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Members of Congress have proposed a constitutional amendment preventing states from recognizing same-sex marriages. Proponents of the Federal Marriage Amendment claim that an amendment is needed immediately to prevent same-sex marriages from being forced on the nation. That fear is even more unfounded today than it was in 2004, when Congress last considered the FMA. The better view is that the policy debate on same-sex marriage should proceed in the 50 states, without being cut off by a single national policy imposed from Washington and enshrined in the Constitution.
A person who opposes same-sex marriage on policy grounds can and should also oppose a constitutional amendment foreclosing it, on grounds of federalism, confidence that opponents will prevail without an amendment, or a belief that public policy issues should only rarely be determined at the constitutional level.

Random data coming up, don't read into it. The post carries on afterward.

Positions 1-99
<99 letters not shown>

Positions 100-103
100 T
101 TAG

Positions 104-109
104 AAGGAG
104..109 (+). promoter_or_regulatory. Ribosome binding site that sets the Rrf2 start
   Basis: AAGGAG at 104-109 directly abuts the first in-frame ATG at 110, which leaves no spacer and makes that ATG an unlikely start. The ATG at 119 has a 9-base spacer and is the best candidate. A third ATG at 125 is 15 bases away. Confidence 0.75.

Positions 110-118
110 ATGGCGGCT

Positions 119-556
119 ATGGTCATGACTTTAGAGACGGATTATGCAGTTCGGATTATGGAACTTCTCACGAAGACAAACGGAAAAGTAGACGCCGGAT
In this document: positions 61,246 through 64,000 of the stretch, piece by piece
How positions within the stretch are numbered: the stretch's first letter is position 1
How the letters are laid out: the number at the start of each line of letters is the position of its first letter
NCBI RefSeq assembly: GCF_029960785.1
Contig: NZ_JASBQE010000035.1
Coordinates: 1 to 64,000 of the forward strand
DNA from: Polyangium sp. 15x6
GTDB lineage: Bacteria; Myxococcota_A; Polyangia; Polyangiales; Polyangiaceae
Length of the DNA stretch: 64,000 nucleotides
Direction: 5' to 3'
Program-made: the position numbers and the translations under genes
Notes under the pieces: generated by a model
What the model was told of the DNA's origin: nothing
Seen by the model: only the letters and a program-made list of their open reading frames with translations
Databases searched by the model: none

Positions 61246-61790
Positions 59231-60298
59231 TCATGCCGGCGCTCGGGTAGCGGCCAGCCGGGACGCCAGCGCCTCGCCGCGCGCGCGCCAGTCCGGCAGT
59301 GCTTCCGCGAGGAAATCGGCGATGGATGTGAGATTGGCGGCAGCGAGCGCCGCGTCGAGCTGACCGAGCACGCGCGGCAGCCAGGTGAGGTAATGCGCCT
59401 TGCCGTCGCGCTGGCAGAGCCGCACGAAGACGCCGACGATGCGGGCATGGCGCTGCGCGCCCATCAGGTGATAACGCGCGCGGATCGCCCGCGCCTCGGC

There are four main arguments against the FMA. First, a constitutional amendment is unnecessary because federal and state laws, combined with the present state of the relevant constitutional doctrines, already make court-ordered nationwide same-sex marriage unlikely for the foreseeable future. An amendment banning same-sex marriage is a solution in search of a problem.
Second, a constitutional amendment defining marriage would be a radical intrusion on the nations founding commitment to federalism in an area traditionally reserved for state regulation, family law. There has been no showing that federalism has been unworkable in the area of family law.
Third, a constitutional amendment banning same-sex marriage would be an unprecedented form of amendment, cutting short an ongoing national debate over what privileges and benefits, if any, ought to be conferred on same-sex couples and preventing democratic processes from recognizing more individual rights.
Fourth, the amendment as proposed is constitutional